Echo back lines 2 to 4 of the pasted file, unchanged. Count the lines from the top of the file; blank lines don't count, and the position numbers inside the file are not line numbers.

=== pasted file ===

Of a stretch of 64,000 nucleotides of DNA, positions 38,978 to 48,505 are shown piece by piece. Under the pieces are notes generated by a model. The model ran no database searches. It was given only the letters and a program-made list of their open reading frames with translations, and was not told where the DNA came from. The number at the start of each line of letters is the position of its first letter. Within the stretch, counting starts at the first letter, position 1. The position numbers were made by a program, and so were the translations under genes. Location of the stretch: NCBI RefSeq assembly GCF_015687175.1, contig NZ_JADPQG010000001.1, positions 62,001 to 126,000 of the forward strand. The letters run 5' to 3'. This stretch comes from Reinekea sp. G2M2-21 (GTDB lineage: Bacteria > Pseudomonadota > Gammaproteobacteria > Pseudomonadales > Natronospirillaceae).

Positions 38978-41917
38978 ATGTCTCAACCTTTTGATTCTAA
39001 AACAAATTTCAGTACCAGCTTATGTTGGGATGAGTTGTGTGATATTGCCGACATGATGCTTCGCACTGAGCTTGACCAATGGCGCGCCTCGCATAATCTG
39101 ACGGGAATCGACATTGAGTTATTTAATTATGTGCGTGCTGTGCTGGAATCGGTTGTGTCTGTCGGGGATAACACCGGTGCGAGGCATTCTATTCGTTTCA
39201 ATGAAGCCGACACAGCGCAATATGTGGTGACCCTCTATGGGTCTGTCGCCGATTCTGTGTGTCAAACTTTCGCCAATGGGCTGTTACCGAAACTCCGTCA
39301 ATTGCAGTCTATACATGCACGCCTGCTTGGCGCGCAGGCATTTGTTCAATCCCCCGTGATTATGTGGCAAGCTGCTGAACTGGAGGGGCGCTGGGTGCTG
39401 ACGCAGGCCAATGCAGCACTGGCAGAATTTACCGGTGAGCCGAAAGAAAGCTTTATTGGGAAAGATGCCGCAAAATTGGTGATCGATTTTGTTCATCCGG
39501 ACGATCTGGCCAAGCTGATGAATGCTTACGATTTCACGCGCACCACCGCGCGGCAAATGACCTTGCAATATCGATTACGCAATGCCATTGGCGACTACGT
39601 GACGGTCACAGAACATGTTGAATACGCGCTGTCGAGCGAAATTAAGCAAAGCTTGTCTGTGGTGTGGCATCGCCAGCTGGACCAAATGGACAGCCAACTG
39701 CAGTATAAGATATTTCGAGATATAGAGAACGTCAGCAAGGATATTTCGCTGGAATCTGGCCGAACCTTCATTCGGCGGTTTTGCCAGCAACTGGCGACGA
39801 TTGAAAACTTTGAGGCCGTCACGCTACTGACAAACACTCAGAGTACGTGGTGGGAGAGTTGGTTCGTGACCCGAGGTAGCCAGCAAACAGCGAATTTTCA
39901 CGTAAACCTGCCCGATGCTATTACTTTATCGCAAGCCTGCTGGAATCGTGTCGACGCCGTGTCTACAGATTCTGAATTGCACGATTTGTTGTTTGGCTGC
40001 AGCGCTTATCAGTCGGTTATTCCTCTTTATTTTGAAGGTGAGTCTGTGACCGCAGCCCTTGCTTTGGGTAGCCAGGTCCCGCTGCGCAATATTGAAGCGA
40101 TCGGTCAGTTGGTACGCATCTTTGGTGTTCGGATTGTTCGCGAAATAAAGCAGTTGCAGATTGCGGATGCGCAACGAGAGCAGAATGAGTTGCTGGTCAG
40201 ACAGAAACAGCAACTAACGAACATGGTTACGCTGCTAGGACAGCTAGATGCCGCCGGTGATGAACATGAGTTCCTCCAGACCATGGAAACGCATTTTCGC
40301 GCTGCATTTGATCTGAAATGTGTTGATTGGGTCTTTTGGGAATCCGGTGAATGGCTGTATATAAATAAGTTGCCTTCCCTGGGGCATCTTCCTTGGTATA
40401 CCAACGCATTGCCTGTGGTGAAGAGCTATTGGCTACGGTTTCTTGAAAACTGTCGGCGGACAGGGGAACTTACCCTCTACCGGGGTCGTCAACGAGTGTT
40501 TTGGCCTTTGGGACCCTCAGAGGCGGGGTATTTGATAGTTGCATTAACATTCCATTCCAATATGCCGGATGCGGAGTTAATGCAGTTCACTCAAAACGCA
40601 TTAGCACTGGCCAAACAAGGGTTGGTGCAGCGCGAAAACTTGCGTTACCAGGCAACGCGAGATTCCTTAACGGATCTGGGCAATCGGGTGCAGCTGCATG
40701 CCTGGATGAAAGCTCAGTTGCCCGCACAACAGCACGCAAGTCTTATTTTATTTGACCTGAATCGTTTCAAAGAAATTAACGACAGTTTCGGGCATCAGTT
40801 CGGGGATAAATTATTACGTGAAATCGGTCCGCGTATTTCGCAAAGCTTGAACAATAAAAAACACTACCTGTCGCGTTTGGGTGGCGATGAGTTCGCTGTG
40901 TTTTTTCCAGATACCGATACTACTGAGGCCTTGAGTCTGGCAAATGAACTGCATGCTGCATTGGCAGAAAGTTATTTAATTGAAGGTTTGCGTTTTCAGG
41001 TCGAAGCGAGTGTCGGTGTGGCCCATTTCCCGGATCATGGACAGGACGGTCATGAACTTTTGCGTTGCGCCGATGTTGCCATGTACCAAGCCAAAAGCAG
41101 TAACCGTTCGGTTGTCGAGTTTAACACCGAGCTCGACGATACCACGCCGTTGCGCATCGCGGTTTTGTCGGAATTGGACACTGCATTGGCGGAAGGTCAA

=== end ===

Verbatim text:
Positions 38978-41917
38978 ATGTCTCAACCTTTTGATTCTAA
39001 AACAAATTTCAGTACCAGCTTATGTTGGGATGAGTTGTGTGATATTGCCGACATGATGCTTCGCACTGAGCTTGACCAATGGCGCGCCTCGCATAATCTG